As the students wrestled with whether they should eat the candy, the teachers urged them to critically analyze the ads. “We also encouraged them to see health as encompassing not just individual choices,” Sandlin says, “but also cultural and structural issues such as the kinds of foods that are marketed to them and that are made available to them in the restaurants and grocery stores in their neighborhoods.”

With a new interest in healthy eating, the students took pictures of fruits and vegetables, contrasting them with sugar and fat-laden snacks.

April Ruiz, who composed an inviting portrait of sliced cantaloupe, said the melon is her favorite fruit because it is healthy and helps energize your body.

Another student, 12-year-old Adam Orosco, made his statement on unhealthy foods with a photo of the vending machines’ candy bars and other snacks. Eating well, he says, “is more important than anything else, it keeps you healthy.”

Albert Longoria, 10, known as AJ, has sworn off junk food since photographing the project. “They started tasting nasty,” he says.

The $12,000 project was funded by top-tier health agencies and others interested in promoting healthy diets: The Association of State and Territorial Public Health Nutrition Directors, and the Centers for Disease Control and Prevention, in collaboration with the Arizona Department of Health Services, ASU and the Salvation Army Phoenix South Mountain Corps Community Center.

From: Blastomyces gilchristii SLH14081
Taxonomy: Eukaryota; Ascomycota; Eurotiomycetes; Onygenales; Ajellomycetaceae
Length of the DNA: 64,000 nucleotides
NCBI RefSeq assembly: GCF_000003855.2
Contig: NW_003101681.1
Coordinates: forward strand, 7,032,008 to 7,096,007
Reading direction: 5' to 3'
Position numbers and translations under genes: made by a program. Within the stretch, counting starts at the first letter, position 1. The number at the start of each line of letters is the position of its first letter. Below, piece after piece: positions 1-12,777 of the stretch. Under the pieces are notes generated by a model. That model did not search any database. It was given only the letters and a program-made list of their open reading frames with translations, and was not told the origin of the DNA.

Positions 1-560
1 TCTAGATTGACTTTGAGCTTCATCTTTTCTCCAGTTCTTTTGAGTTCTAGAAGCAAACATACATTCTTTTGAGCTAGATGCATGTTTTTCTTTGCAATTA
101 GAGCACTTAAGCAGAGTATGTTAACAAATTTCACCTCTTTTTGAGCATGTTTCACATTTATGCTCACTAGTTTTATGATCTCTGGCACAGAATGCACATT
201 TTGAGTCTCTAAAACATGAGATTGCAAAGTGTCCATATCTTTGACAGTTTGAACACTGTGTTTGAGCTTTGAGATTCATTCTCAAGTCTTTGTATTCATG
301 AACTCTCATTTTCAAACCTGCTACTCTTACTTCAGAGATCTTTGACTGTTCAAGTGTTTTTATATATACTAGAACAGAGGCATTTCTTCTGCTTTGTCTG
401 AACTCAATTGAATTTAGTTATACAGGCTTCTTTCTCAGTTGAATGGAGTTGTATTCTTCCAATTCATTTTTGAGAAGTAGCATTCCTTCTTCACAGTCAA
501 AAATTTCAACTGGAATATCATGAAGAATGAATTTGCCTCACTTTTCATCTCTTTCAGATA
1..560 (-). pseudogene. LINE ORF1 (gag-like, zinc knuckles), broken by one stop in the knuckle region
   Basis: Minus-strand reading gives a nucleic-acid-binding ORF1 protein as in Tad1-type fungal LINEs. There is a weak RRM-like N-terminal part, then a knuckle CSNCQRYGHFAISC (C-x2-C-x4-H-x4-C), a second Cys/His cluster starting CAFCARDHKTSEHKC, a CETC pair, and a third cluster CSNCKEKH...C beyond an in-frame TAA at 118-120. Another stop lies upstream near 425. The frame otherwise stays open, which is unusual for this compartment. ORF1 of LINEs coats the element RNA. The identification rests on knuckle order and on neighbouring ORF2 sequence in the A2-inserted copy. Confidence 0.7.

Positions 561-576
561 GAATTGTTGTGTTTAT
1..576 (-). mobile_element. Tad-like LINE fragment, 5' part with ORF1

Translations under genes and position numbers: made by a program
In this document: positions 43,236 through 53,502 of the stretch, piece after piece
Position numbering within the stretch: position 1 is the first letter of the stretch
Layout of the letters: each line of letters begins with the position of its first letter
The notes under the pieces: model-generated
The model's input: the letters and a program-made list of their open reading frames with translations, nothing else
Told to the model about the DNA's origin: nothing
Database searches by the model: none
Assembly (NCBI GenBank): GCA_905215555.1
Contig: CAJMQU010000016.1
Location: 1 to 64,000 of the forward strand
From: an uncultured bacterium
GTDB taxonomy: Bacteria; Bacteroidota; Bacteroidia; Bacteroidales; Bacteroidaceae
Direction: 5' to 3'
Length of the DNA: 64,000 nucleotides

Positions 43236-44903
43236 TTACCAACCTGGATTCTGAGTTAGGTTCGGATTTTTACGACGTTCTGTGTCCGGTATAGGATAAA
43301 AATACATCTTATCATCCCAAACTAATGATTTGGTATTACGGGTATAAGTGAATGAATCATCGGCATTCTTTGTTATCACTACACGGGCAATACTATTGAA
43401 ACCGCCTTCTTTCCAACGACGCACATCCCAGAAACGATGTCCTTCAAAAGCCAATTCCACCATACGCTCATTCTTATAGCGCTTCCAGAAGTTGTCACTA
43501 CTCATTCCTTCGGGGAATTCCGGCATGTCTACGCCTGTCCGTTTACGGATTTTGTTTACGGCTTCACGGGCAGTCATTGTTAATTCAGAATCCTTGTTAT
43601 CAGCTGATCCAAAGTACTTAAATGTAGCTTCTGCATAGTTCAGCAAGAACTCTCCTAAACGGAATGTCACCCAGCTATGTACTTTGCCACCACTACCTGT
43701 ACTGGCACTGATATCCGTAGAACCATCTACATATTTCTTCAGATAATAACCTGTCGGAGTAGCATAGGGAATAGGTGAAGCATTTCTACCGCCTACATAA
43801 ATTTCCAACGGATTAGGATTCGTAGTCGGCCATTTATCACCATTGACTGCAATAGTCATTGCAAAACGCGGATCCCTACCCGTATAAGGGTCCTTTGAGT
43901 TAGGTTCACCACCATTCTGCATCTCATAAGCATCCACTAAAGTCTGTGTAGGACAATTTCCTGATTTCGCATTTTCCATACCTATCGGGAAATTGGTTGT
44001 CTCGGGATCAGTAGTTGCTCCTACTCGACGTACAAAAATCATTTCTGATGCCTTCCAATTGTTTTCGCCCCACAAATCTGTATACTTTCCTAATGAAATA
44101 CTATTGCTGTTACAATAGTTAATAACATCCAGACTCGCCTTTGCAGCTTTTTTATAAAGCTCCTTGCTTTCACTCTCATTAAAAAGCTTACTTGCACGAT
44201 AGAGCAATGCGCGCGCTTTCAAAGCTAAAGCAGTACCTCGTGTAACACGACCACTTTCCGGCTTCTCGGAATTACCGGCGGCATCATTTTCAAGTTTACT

Andrew Hammerand, a professional fine arts photographer and recent ASU graduate, taught the students how to operate the cameras, master the art of storytelling and document social issues with photography.

The students went on “photo walks” to practice their skills. Once familiar with the digital cameras, they were given weekly assignments on a broad health-related subject and returned every Saturday to download their pictures and talk about their images.

Hammerand, rushing with other colleagues to frame and hang the 43 photos the night before the exhibit, said he was “blown away by the photos the students took.”

So was the project’s curatorial and exhibition specialist, Claire Warden, an ASU senior enrolled in photography and museum studies, who curated, along with Jando Chavez, an installation assistant, the Photovoice exhibit.

Warden, who has a background in painting, noticed Roucelin’s photo of her grandmother’s grave, and called the picture “visually stimulating.”

Just as Szkupinski Quiroga and Sandlin expect the project to draw attention to childhood obesity, the students documented untended parks and streets and gang graffiti in hopes of striking a chord with officials who have the clout to make change. 

Longoria’s stark picture of a lone paint-peeling soccer goal in a littered park makes a strong point. “I can’t play with all the trash,” he wrote in the picture’s caption. “You might get hurt on the broken bottles. They never clean it … I was going to do it but it is too much.”

Chelsea Faliveno, the community center’s program director, said the Photovoice project did far more than teach fifth and sixth graders to create riveting photos.

“The bigger picture is that they are doing much more than taking pictures,” she says. “They are learning discipline and how to finish a project.”

The young photographers and creators of Photovoice want their powerful pictures to get more attention and are looking for restaurants, schools, libraries, community centers, coffee shops and businesses to showcase their exhibit. Anyone interested in hosting the exhibit can call Sandlin at (979) 777-0993 or Szkupinski Quiroga at (480) 727-6091. They also can be reached at and

Carol Sowers, with the Mary Lou Fulton Institute and Graduate School of Education, can be reached at (602) 524-4443 or